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Published on September 3rd, 2013 | by Chris Scott


Guncraft Review

Guncraft Review Chris Scott

Summary: Interesting doesn't overload the fact that it is a game that relies on people playing it and creating it to thrive and no one is.


User Rating: 2.7 (4 votes)

If the success and longevity of the LEGO brand has proven anything, it is that people love to create. Video games offer players the opportunity to step into the fantastical adventures of others but oftentimes they fail to offer the ability to actual craft one’s own tale. Sure, there are games with user creation tools that offer users the opportunity to create, but they are often separate from the game and more complex than the average person has the time and patience to master.

Minecraft came on the scene and changed the standard, molding the game itself around creation instead of offering it as a tacked on feature. Since taking gaming by storm, many have tried to tap into its popularity to varying degrees of success. Guncraft is the latest of these pretenders to the throne, this time mixing the aesthetic and destructibility of Minecraft with competitive first person shooters. The results are interesting even if they leave quite a bit to be desired.

Guncraft doesn’t do anything special in terms of first person shooters. If you’ve played one of the modern standards you’ll feel right at home with Guncraft. What is different is the ability to totally destroy the environment and create new cover when needed, block by block. It adds an interesting dynamic to the game. After all, who doesn’t want to destroy a pillar to get at a hiding enemy?

Unfortunately what this feature lacks is any sort of physics model. Destroying key points in a structure have no effect other than the blocks supporting it are now gone. This makes destroying the environment more like taking an eraser to the playing field and eliminates any true tactical advantage in environmental manipulation. It’s a shame the game lacks any true physics model because some of the levels designed for the game are works of art and seeing them crumble would add some enjoyment to an otherwise barren wasteland of the servers.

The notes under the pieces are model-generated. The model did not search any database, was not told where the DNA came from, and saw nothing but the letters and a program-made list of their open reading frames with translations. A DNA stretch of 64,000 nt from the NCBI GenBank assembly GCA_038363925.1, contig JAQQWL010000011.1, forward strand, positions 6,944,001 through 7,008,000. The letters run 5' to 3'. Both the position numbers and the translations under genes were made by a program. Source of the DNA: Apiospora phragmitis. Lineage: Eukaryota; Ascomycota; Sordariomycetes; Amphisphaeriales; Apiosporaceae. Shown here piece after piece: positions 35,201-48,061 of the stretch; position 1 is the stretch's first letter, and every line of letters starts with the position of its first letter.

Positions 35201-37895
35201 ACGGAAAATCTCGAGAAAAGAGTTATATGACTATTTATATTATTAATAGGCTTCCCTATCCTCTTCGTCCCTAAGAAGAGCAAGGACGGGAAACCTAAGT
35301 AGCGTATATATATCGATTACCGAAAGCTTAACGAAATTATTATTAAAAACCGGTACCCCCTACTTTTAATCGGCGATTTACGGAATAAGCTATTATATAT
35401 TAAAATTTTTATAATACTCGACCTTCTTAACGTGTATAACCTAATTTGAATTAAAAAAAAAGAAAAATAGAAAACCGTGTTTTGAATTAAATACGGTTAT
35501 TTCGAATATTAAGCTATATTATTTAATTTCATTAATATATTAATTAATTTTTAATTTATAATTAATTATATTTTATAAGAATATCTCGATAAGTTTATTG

The lack of an active user base is really a shame because the Survival/Meteor mode, Guncraft’s most popular mode, is actually a lot of fun. Survival/Meteor is a standard Deathmatch mode with the added threat of either a lava field rising out of the ground or a meteor shower raining down from above. Players don’t kill each other but rather freeze them for a short period of time in an effort to be the last one not swallowed by the lava or hit by a meteor. It’s a truly interesting take on standard game types but the lack of more than eight to ten people consistently playing is a big issue.

And those eight to ten people amount to about a third of the entire Guncraft player base, which, even if you aren’t good at math, isn’t a very large number of people. And while competitive shooters rely on an active user base, games focusing on user generated content are even more reliant. Being as the other half of the appeal of Guncraft is the user-generated content, from maps to weapon skins, this is a major issue. Unlike Minecraft, which handles its user generated content smartly, by making the game about it, Guncraft’s major creation tools are outside the core game. It makes sense, being as Guncraft is primarily a first person shooter, but it also means that only the most diehard of fan creators are going to utilize the tools and as such it really is something of a wasteland.

The game is an interesting wasteland to be sure, filled with great ideas and amazing potential. But interesting doesn’t overload the fact that it is a game that relies on people playing it and creating it to thrive and since no one is playing it, those great ideas and amazing potential are just wasted aspects of something that could have been cool but instead isn’t worth one’s time.

Note: This review was written with material received from the publisher. For more on our review process, please read here.

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